Deer Camp Whitewater WEDNESDAY

By Bob Geier - Posted on 01 August 2012

Each evening at camp, the patrols (or now the boys who are attending week 2) get together for an evening "debrief". These are truly an interesting part of Troop 8 culture, as they are an opportunity for guys to share some “peer feedback” in an environment that is kept safe for such discussion and sharing. Sometimes we call these “The Good, the Bad, and the Ugly” sessions, since we encourage guys to share good things that they saw and really appreciated, bad things that they want to admit to or call out for the group to improve, and the “ugly” tales that often make for the best stories years later. There’s a real charm to a friend telling Evan that he really appreciated his stepping forward to help with pot-cleaning, or telling Drew how cool it was that he got into caving even though he was a bit scared of it at the start. There’s also a real power to having a group of your peers call out your inappropriate use of four letter language, and tell you to knock it off. Both happened tonight, as this group of young up-and-coming scouts and leaders work out their group dynamics and the sort of people they want to be.

The second feature of the evening was the introduction of the “Bob Wind”. The Bob Wind is a strange meteorological phenomenon that crops up when scouts have been a bit too lackadaisical about camp cleanliness and securing the camp for the day or evening. A sudden storm and gust of wind crops up which seems to magically collect all of the items scattered about camp and deposits them in inconvenient places elsewhere. Far more effective than a lecture. As we say in Troop 8, it’s not really possible to teach anyone anything, all you can do is try to set up the circumstances to increase the likelihood that they will learn. The Bob Wind caught about 30 or so random pieces of gear and clothing tonight, though it was all retrieved from the nearby pile at the end of the evening.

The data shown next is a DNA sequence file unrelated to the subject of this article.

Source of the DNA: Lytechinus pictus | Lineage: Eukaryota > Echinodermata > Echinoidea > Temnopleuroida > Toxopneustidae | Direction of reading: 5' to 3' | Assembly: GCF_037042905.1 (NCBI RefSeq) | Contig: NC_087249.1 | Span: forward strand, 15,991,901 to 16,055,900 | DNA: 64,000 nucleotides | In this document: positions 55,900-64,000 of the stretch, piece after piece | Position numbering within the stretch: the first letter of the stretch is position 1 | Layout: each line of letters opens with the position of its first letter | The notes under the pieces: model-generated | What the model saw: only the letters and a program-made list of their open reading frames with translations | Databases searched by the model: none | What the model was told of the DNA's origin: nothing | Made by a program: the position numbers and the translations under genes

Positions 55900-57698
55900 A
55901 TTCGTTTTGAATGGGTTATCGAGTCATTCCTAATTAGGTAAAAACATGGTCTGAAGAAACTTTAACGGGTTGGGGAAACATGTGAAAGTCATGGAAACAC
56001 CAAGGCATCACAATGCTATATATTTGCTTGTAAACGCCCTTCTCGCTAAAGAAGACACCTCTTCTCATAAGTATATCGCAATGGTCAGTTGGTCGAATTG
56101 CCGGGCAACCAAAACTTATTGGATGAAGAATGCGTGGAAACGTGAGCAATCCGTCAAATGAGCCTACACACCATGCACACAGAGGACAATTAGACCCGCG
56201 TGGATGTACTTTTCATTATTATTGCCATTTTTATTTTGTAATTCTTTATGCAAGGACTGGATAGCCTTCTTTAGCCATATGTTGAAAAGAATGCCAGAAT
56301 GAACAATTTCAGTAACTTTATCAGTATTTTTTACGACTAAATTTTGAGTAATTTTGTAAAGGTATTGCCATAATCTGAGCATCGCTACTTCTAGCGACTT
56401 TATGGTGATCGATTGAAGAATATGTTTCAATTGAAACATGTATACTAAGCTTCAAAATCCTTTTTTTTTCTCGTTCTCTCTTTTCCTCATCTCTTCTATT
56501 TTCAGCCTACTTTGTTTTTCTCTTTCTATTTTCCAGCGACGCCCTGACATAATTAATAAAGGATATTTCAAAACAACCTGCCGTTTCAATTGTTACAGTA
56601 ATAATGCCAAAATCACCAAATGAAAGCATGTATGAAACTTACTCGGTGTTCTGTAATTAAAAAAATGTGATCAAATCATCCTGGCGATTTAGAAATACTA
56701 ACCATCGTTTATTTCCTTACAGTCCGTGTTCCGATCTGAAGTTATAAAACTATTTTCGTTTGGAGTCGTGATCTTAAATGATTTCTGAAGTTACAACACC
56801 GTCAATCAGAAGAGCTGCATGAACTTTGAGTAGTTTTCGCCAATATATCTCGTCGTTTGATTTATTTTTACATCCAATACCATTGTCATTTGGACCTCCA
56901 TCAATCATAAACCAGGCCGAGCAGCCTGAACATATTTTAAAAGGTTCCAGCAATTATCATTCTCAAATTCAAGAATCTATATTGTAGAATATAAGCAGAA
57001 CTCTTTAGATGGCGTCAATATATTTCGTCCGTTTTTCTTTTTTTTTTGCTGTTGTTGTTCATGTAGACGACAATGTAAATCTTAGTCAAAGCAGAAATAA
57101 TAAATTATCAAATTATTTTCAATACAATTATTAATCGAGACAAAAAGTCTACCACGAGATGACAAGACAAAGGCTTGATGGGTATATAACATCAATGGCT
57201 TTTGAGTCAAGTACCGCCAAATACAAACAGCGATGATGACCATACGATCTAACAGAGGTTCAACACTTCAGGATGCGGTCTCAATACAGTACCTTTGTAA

Wednesday morning dawned clear and promising, despite the evening storms. The guys are getting it together and were on-time with breakfast and preparation, despite some truly amusing experimentation with the cooking of eggs. I’m not quite sure why “sunny side up” is a hard cooking trick, but Jack’s insistence on cracking eggs and dropping their contents into the pan from a height of 2 feet merited a bit of technique tweaking. While the first round ended in something that no decent human being would consider an egg, the second round were decidedly more tasty and recognizable. Breakfast prepared, the group donned river gear and life jackets and loaded up cars. A sudden Bob Wind lofted about six items into a nearby field, but otherwise camp was secure as we headed to kayaking.